By Carmen Teresa Whalen, Víctor Vázquez-Hernández
Puerto Ricans have a protracted heritage of migrating to and construction groups in a variety of components of the us looking for a greater lifestyles. From their arrival in Hawai'i in 1900 to the post-World battle II era—during which groups flourished through the Midwest and New England—the Puerto Rican diaspora has been becoming gradually. actually, the 2000 census indicates that just about as many Puerto Ricans reside within the usa as in Puerto Rico itself.
The participants to this quantity offer an outline of the Puerto Rican event in the United States, delving into specific elements of colonization and citizenship, migration and group development. every one bankruptcy bridges the background with modern concerns. during the textual content, own narratives and images deliver those histories to lifestyles, whereas grappling with underlying explanations and significant matters resembling racism and employment that form Puerto Rican lifestyles in the US.
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Extra resources for The Puerto Rican Diaspora: Historical Perspectives
As the United States restricted European immigration, low-wage jobs became more readily available, and Puerto Ricans ﬁlled many of the vacancies. Puerto Ricans also sought to limit the harsh “climate” created by the dominant society, sometimes by migrating elsewhere and sometimes by building communities. Living in the presence of family and friends, as well as within the contours of Puerto Rican communities, offered certain beneﬁts. While labor recruitment brought Puerto Ricans to a wide range of destinations, local conditions inﬂuenced where Puerto Rican communities took root, and where networks of family and friends would foster their growth.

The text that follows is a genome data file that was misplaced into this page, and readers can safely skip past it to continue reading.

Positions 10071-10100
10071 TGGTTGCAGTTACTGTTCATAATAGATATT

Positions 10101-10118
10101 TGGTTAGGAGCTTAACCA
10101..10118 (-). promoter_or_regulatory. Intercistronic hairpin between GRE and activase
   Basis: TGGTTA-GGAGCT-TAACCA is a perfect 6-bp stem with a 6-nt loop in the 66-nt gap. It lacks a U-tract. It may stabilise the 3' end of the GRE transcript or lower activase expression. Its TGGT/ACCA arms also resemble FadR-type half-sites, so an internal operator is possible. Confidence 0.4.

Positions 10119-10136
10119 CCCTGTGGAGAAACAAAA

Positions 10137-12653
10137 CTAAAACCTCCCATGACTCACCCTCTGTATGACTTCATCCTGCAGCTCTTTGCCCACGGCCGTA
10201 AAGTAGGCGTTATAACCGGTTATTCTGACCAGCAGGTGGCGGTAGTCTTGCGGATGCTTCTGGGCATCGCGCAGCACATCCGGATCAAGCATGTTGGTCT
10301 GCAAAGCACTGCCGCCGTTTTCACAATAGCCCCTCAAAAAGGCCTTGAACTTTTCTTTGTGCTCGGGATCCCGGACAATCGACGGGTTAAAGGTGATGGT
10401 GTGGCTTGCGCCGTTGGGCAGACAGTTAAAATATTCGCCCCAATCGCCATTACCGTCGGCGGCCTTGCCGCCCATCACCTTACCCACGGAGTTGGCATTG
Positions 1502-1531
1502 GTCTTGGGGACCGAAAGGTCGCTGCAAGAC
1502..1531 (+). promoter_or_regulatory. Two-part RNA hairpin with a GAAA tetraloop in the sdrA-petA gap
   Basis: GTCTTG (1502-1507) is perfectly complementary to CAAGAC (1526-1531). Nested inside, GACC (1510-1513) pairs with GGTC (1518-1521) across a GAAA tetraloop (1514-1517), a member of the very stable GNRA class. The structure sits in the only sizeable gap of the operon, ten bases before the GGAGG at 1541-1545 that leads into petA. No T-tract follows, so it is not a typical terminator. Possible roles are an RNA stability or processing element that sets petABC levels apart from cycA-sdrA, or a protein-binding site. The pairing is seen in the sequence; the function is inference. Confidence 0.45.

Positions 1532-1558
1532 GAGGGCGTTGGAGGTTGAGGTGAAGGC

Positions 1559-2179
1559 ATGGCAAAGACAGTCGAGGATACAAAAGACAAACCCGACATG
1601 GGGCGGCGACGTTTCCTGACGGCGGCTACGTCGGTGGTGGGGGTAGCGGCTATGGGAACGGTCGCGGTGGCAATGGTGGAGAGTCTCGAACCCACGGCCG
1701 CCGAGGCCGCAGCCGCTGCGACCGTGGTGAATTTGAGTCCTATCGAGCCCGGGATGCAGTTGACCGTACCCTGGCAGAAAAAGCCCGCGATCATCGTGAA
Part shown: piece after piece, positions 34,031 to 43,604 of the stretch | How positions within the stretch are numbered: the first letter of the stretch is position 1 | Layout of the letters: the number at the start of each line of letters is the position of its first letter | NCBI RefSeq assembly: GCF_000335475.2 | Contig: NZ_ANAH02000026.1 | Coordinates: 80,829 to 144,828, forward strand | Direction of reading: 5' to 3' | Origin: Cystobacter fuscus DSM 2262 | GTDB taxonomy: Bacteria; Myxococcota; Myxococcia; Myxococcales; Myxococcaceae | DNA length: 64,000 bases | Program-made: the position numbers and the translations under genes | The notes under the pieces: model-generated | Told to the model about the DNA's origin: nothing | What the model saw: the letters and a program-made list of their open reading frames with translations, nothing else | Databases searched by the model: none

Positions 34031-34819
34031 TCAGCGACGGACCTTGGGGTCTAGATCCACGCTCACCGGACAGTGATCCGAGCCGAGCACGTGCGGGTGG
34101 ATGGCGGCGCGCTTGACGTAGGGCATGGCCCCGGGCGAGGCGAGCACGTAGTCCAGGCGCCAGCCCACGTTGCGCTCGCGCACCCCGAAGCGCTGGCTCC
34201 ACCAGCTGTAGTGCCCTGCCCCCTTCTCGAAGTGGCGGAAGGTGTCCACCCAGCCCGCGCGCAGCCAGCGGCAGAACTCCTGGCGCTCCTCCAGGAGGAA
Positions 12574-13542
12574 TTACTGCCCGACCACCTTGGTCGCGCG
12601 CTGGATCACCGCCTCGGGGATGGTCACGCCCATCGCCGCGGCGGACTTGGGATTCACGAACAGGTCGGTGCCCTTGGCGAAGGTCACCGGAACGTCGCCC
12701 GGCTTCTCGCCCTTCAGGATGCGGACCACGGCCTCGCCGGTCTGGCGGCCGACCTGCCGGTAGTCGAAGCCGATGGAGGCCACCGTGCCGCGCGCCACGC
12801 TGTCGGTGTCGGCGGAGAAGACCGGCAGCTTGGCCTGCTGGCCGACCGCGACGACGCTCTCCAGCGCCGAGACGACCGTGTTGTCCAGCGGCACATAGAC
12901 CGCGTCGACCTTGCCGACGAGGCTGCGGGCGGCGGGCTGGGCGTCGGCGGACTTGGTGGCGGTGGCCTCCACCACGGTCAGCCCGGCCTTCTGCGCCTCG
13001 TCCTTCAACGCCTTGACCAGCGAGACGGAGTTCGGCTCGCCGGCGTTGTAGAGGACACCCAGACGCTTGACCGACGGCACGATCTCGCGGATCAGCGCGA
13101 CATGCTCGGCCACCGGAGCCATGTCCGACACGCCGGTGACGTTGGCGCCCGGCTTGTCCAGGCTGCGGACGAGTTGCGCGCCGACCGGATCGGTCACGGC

Citizenship were denied the right to vote in Puerto Rico. S. S. economic interests. S. ” Puerto Rico’s economic dependence on the United States increased. S. investment in Puerto Rico and increase trade, duties would not be collected on Puerto Rico’s exports. S. occupation continued, as the coffee industry declined and the sugar industry expanded. The land devoted to sugar increased dramatically, from 72,146 to 145,433 cuerdas between 1899 and 1909 and to 237,758 cuerdas in 1929. Although the 500-acre restriction on corporate land holdings remained intact, it also remained unenforced.
Despite the increased magnitude of the migration and the newness of air travel, the key dynamics of migration paralleled those of the earlier periods. S. investors shifted their focus from agriculture to industrialization. Economic change was rapid, as agriculture declined in rural areas. Displaced workers migrated to Puerto Rico’s urban areas in search of manufacturing jobs, while others made their way to the States. Rather than confronting the underlying 26 Carmen Teresa Whalen FIGURE 1-3. By Plane: Puerto Rican Workers Arrive, Philadelphia, 1947.
The Puerto Rican Diaspora: Historical Perspectives by Carmen Teresa Whalen, Víctor Vázquez-Hernández